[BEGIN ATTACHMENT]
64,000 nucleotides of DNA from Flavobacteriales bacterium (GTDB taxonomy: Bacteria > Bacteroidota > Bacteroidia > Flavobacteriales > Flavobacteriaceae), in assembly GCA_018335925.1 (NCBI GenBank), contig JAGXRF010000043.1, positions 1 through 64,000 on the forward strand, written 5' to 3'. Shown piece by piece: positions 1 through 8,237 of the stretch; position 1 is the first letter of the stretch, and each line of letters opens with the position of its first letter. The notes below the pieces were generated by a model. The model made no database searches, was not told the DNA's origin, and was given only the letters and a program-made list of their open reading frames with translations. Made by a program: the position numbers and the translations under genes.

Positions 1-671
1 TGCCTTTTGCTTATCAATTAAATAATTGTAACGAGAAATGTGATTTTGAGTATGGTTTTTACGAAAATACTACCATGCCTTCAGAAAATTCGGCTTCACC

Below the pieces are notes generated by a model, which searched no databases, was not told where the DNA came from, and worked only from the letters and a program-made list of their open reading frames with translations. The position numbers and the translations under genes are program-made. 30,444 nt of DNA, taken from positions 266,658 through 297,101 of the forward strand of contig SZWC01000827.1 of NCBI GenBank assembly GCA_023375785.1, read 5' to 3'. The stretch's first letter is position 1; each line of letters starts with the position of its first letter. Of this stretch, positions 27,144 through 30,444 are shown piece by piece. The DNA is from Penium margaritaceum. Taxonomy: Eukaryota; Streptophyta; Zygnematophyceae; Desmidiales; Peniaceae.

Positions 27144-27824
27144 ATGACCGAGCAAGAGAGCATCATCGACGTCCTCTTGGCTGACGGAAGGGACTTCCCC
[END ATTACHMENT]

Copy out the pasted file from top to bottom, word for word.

64,000 nucleotides of DNA from Flavobacteriales bacterium (GTDB taxonomy: Bacteria > Bacteroidota > Bacteroidia > Flavobacteriales > Flavobacteriaceae), in assembly GCA_018335925.1 (NCBI GenBank), contig JAGXRF010000043.1, positions 1 through 64,000 on the forward strand, written 5' to 3'. Shown piece by piece: positions 1 through 8,237 of the stretch; position 1 is the first letter of the stretch, and each line of letters opens with the position of its first letter. The notes below the pieces were generated by a model. The model made no database searches, was not told the DNA's origin, and was given only the letters and a program-made list of their open reading frames with translations. Made by a program: the position numbers and the translations under genes.

Positions 1-671
1 TGCCTTTTGCTTATCAATTAAATAATTGTAACGAGAAATGTGATTTTGAGTATGGTTTTTACGAAAATACTACCATGCCTTCAGAAAATTCGGCTTCACC

Below the pieces are notes generated by a model, which searched no databases, was not told where the DNA came from, and worked only from the letters and a program-made list of their open reading frames with translations. The position numbers and the translations under genes are program-made. 30,444 nt of DNA, taken from positions 266,658 through 297,101 of the forward strand of contig SZWC01000827.1 of NCBI GenBank assembly GCA_023375785.1, read 5' to 3'. The stretch's first letter is position 1; each line of letters starts with the position of its first letter. Of this stretch, positions 27,144 through 30,444 are shown piece by piece. The DNA is from Penium margaritaceum. Taxonomy: Eukaryota; Streptophyta; Zygnematophyceae; Desmidiales; Peniaceae.

Positions 27144-27824
27144 ATGACCGAGCAAGAGAGCATCATCGACGTCCTCTTGGCTGACGGAAGGGACTTCCCC